Another problem is that these attacks really are random; they can go to a big or small company. What people don’t realise is that the small companies are an easy and logical path into the bigger corporations through electronic trading.

Electronic trading is allowing criminals to hack a company’s email and then send out invoices to their customers. They look legitimate, and since you already trade with that company, the invoice can be paid. And then, once they are in – data can be harvested or other damage done.

One of the great (but perhaps surprising) things about Cyber Essentials is that you have to have this certification to win most Government contracts; particularly within the defence sector. I have recently certified McAfee, one of the world’s largest security providers.

Is there a case to make Cyber Essentials a bit more robust then?

I don’t think so. The fundamentals are very important and small companies are incapable of doing much more without a huge overhead and time commitment. Cyber Essentials wasn’t designed for big companies and in the defence sector, security clearance is set at levels based on the work being undertaken.

Do you think this will change as the ‘connected generation’ comes into the workplace?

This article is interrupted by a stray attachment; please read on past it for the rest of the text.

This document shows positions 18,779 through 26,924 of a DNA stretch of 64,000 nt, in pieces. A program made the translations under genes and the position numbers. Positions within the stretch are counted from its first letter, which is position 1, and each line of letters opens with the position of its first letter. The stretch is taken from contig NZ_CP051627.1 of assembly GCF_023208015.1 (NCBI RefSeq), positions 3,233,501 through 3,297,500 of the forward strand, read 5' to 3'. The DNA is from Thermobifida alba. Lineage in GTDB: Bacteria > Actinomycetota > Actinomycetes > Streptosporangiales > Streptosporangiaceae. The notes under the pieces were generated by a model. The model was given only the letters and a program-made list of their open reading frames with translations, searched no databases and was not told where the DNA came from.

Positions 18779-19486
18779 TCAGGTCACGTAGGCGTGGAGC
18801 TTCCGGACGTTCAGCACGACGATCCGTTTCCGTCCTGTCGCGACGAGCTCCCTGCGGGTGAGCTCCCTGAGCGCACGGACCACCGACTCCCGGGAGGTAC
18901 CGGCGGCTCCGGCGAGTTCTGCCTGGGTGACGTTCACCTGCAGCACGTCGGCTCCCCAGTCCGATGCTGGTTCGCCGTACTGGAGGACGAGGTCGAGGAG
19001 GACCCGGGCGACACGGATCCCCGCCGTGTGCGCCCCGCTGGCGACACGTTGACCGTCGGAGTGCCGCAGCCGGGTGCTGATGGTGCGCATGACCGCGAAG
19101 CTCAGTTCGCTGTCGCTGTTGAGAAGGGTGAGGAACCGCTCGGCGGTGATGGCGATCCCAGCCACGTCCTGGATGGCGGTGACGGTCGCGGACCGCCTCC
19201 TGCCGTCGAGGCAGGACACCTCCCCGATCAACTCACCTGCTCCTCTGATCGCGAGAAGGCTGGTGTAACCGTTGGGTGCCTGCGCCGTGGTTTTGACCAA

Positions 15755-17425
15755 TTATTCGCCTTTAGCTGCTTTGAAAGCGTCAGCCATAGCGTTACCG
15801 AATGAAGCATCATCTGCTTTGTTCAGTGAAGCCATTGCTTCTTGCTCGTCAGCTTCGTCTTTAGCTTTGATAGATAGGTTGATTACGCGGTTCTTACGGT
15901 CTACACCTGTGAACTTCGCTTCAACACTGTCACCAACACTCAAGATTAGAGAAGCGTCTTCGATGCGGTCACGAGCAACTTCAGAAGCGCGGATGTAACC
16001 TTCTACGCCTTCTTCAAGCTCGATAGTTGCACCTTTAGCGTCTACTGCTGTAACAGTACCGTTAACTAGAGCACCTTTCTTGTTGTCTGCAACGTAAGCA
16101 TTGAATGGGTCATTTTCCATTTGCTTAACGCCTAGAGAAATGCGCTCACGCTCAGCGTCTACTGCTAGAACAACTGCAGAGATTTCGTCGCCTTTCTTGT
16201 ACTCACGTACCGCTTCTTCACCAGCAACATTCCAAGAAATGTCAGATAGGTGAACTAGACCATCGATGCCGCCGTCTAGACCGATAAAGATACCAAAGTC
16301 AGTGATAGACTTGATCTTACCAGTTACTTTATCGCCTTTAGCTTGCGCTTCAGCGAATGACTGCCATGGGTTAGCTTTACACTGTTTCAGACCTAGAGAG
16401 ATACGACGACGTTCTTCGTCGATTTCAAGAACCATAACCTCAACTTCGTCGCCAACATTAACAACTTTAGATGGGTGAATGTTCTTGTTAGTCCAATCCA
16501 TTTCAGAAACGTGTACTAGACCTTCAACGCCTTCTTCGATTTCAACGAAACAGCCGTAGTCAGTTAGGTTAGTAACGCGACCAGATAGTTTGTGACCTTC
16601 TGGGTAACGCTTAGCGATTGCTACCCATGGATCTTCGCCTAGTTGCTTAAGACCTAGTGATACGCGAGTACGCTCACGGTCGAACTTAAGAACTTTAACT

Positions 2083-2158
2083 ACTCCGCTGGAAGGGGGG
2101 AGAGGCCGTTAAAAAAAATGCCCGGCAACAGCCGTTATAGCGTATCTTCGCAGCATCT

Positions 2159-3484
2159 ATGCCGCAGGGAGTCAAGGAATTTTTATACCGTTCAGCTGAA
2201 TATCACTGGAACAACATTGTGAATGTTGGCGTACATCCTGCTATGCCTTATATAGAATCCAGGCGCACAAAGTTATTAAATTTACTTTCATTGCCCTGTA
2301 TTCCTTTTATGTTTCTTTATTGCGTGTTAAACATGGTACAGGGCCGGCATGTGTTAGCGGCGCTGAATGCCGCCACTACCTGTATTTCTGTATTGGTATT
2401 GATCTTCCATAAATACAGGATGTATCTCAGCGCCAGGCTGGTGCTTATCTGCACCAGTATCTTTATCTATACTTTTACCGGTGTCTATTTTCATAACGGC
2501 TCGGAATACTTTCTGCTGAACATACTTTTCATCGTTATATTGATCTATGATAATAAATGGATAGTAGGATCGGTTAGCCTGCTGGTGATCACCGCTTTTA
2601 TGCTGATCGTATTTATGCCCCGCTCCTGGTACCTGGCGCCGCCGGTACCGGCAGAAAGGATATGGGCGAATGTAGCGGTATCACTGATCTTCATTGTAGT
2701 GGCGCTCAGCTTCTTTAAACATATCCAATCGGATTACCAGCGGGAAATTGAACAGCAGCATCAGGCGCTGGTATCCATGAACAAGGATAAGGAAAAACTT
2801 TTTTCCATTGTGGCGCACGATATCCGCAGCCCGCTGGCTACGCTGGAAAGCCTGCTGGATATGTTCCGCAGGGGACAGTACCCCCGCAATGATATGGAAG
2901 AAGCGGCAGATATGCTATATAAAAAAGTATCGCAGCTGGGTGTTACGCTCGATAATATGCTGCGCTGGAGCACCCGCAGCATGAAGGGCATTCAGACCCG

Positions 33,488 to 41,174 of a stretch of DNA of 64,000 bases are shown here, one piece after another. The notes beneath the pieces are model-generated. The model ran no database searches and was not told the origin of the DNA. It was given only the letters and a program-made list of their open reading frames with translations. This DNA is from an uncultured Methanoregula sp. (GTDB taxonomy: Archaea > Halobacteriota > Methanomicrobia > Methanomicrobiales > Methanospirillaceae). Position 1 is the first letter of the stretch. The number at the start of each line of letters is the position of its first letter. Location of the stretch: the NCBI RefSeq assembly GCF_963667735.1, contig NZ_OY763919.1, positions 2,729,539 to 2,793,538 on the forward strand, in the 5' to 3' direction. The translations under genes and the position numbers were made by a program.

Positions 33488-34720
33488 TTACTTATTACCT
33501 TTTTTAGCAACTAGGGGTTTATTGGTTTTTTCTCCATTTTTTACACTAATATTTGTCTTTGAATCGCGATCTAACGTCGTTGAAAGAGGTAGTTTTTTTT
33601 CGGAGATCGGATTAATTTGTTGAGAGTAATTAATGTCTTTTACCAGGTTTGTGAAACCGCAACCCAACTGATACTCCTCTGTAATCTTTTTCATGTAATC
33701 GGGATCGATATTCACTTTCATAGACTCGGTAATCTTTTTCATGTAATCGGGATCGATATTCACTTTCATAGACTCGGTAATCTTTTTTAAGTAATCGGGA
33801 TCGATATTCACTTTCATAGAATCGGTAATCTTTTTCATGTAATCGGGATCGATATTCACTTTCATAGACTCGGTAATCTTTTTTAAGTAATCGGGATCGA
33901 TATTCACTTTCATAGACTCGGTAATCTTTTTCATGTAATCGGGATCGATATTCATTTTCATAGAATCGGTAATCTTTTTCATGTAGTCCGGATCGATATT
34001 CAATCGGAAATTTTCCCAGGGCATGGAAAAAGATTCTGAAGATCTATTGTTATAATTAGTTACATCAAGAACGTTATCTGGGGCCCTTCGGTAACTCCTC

I do, it will be a culture change. I’m only worried that with this also comes a certain amount of arrogance. We expect newly purchased tech to be secure – but it isn’t always.

This is one of my major concerns for the future and the Government is currently working really hard to promote ‘secure out of the box’ design. For example Windows 10, we all know is one of the most secure operating systems out there and they have worked with GCHQ and other departments to ensure it is a secure operating system from the word go.

The Internet of Things (IOT)is a whole new ballgame in cyber security that really worries me. The manufacturers of these IOT devices are using old technology, which is cheap, but doesn’t have security built in and they are leaving a massive security hole.

I attended a conference recently where a brand new CCTV camera was hacked within minutes of being out of the box. You might not think that’s a big problem – but this is then connected to your network, with all your secure data and even bank details. You have an easy back door for the cyber criminal to open.

Cyber security is even an issue for cars – you would think that security would be top of the list here, but you could hack a car from a distance and put the brakes on, which is really scary.

Another area is Ransomware attacks, where the cyber criminals are not only locking up your data and encrypting it, but stealing it as well. Something everyone should be really concerned about.

The real sledgehammer to put cyber security on the map will be the General Data Protection Regulation (GDPR) due in 2018. The fines for non compliance are going to be astronomical, so businesses really need to take notice now.


The lessons are clear, with fines already being levied, companies need to protect their data and invest in cyber security. You could be covered for just £300 by investing in Cyber Essentials accreditation.